It’s never a good sign when a zombie jester shambles into view, but Dark Raider makes things worse by locking you in a room until one of you is dead.
That’s just one of the horrors that this pixel-art slasher inflicts on you as you slaughter your way through a series of dungeons. There’s probably a more complex reason behind this mayhem, but I was too busy struggling to survive to worry about retrieving the fabled Stone of Xyyzzy or whichever cursed artefact fuels Dark Raider’s apocalypse.
Dark Raider‘s procedurally-generated levels are visually varied; one minute you’ll be slaughtering your way through a gloomy dungeon, and the next you’re wandering around a giant floating rock. But your foes never let up – wander into a room and you’re sealed in until you’ve annihilated at least two waves of enemies.
Dark Raider’s combat is generally entertaining enough to stop this from becoming a chore – or at least it was in the demo I got my hands on. I chose to play as the sword-wielding fighter since, as entertaining as her abilities were, I didn’t want to be responsible for the magical girl being crudely decapitated. This choice paid dividends when I discovered that a perfectly-timed block was enough let me bounce back at my enemies and divorce their limbs from their bodies.
Aside from just slashing at your foes, you can charge your attacks, dodge, and deliver a powerful (if hard to control) super attack. Making contact with monsters – which range from frogs through to the undead – is suitably satisfying, and delivering the killing blow is a wonderfully visceral experience. Laying into dizzied enemies, while hardly chivalrous, is equally enjoyable.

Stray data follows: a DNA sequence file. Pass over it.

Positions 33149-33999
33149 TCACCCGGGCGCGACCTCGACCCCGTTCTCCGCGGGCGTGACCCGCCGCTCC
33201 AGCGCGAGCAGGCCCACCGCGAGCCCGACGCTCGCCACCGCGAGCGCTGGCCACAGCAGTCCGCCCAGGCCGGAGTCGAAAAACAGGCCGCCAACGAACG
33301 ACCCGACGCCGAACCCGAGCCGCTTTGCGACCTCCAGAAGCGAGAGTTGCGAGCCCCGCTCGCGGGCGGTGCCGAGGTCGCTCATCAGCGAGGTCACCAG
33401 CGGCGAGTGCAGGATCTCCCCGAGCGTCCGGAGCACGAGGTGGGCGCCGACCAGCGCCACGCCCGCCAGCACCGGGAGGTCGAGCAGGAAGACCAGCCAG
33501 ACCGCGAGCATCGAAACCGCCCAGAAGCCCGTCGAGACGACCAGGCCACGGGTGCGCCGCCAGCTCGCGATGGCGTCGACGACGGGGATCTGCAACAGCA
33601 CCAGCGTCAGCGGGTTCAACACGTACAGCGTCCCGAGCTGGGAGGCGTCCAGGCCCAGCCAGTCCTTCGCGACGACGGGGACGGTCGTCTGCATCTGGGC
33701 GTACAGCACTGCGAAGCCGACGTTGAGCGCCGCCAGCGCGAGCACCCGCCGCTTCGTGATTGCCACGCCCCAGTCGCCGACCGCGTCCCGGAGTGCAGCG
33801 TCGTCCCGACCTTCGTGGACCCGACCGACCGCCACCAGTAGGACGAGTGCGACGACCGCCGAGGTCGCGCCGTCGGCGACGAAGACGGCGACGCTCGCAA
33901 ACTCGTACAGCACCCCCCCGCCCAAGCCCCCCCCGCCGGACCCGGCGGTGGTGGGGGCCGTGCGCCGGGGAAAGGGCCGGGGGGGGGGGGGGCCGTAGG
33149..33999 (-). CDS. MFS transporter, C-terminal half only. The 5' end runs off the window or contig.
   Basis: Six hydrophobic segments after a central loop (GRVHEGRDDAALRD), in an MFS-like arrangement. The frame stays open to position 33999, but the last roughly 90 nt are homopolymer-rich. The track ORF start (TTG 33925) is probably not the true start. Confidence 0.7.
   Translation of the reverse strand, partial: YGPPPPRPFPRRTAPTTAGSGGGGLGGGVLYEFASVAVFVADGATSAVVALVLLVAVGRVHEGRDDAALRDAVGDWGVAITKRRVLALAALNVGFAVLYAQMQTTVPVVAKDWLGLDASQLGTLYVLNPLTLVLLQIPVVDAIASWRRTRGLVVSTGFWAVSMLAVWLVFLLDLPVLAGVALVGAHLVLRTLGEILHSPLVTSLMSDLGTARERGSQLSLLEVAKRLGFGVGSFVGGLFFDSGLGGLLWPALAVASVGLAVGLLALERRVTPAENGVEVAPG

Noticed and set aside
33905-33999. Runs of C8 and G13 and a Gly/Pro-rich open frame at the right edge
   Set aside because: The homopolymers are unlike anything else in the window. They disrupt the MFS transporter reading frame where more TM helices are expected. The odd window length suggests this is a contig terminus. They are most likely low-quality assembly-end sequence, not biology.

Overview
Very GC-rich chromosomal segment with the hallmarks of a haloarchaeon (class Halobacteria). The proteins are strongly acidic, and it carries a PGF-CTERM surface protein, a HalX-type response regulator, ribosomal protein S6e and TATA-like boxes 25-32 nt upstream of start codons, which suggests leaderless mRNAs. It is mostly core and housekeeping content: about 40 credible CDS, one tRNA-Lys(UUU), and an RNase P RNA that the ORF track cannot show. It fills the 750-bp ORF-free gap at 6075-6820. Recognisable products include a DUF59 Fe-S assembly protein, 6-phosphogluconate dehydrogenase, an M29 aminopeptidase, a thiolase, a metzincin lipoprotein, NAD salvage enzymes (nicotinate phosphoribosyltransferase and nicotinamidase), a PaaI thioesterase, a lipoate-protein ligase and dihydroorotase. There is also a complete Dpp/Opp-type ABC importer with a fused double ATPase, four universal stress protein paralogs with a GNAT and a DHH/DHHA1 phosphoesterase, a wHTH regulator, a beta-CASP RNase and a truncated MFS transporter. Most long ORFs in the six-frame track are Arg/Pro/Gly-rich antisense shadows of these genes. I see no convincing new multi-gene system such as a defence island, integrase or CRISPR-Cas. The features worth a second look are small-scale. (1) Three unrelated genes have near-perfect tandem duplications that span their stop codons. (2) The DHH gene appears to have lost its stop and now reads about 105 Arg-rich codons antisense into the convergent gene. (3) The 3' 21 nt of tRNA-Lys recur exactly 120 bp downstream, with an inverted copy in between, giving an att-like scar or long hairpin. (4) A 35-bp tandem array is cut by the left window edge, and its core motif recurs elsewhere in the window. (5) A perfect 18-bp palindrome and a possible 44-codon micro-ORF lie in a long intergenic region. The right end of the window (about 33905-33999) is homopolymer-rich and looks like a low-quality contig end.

But there were times when I resented the way Dark Raider locked me in with these horrors. Some foes charge at you, others use ranged attacks and some attack at close range; the game mixes these up, so you can find yourself fighting three sword-wielding skeletons while two archers try to perforate you from further away. The snag is the rooms are sometimes so small that you’re perpetually rolling around, with no way of retreating.
I’m hoping the final game gives you the ability to lock onto enemies; losing three levels of progress after dying once would have felt fairer with this feature. Nevertheless, Dark Raider has a lot of promising features, from its fluid combat through to the many varied enemies it throws at you.
You can check out this pixel-art hack-and-slash when it hits Steam Early Access mid-January.